Cookbook Review: Slow Cooker Revolution

Cookbook Review: Slow Cooker Revolution

I recently read that nearly 40% of American households use their slow cooker at least once a week. But in households in most U.S. cities? I suspect it's not so much.

Why so? First, slow cookers, or "Crock Pots" as many of us know them, are slightly hulking appliances and take up precious space in our small city kitchens. And second, cooking in a slow cooker takes a bit of planning and commitment: you can't change your evening plans at the last minute and head out to dinner with friends if you need to rescue that pot of chicken gumbo that's been simmering for 8 hours.

But if you're one of those who either never tried slow cooker cooking, or have one stashed in your basement storage space where it's collected dust instead of being put to good use, or maybe you've tasted one too many slow cooker-made meals and consider them all mediocre -- it's time to reconsider.

That's because of a splendid new cookbook from the folks at America's Test Kitchen. Slow Cooker Revolution (By The Editors at America's Test Kitchen, paperback with color photographs, $26.95) is their manifesto for how to use this countertop appliance to create big flavors for dishes that range from breakfast to main courses to tasty sides to desserts. This book just may convince you to give up precious kitchen space to make room for a cooker.

If there's anyone who can figure out how to get maximum flavor and productivity out of a piece of cookware, it's the team that brings us America's Test Kitchen as well as Cook's Illustrated Magazine, America's Test Kitchen radio, Cook's Country television and magazine, and various other enterprises, including many, many cookbooks. Their prolific output is rather dizzying; sort of like the Joyce Carol Oates of cooking content.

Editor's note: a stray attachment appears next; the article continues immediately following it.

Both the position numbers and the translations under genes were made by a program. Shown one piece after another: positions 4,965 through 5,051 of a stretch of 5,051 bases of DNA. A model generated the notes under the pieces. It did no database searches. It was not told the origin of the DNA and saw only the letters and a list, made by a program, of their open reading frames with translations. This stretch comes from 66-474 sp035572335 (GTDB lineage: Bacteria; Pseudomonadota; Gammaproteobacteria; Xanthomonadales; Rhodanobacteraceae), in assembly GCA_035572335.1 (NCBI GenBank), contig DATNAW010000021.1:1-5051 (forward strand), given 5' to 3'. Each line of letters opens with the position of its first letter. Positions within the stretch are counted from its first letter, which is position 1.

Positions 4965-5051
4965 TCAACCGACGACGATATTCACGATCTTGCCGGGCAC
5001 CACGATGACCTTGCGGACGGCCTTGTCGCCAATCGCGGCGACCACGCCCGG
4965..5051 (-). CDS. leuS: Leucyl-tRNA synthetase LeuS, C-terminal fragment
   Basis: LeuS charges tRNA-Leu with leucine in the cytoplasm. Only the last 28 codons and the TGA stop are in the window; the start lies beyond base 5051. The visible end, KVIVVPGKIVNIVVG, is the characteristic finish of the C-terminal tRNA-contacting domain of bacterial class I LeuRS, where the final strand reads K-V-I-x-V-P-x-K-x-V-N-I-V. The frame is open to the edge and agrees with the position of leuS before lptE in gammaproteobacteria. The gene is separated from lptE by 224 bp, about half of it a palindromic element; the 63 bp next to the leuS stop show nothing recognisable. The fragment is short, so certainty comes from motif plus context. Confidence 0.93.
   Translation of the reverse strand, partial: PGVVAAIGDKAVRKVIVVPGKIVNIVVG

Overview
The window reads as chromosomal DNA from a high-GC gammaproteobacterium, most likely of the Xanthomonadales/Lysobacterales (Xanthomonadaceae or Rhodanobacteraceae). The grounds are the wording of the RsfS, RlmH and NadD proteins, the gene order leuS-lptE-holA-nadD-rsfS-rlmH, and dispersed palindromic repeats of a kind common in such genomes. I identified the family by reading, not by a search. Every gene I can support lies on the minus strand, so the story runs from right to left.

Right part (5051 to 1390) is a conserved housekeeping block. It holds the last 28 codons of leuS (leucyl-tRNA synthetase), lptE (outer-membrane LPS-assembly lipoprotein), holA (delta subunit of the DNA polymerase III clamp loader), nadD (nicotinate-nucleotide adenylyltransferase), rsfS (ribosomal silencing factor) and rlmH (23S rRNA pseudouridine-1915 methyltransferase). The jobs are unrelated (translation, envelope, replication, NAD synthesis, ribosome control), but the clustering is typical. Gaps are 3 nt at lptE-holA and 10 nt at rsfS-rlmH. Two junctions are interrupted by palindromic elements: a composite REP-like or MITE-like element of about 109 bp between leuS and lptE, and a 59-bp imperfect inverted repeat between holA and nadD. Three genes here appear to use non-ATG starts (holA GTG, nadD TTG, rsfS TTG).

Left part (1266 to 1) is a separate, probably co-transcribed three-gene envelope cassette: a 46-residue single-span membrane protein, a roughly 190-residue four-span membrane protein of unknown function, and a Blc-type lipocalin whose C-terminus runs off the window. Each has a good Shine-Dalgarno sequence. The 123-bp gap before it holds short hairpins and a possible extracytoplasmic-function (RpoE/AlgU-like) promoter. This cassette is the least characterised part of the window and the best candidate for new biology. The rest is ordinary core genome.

Why This Book Is Useful. And Different.

The Recipes

The book has 14 chapters. The first is "Slow Cooker 101," full of handy tips for buying and using a slow cooker. Then there are 13 chapters with recipes:

A few last comments about why I think a slow cooker is worth making room for in our small city kitchens:

I've said this before but I think it merits repeating how a slow cooker gives you a fifth burner for your stove. Making Thanksgiving dinner and need to keep the soup hot while you finish the meal? A slow cooker is a handy solution; you can even warm the dinner rolls in a slow cooker plugged in and sitting in the living room.

While you can certainly slow cook with a stove, doing so will also heat your entire kitchen. But a slow cooker is far less invasive and thus a good choice to use during warmer weather. Moreover, a slow cooker is usually more energy efficient than keeping our stoves or ovens on for hours at a time.

A slow cooker is not the way to cook everything, but it can be a trusted addition to how we make satisfying meals.



CookbooksSlow CookerAmerica's Test Kitchen


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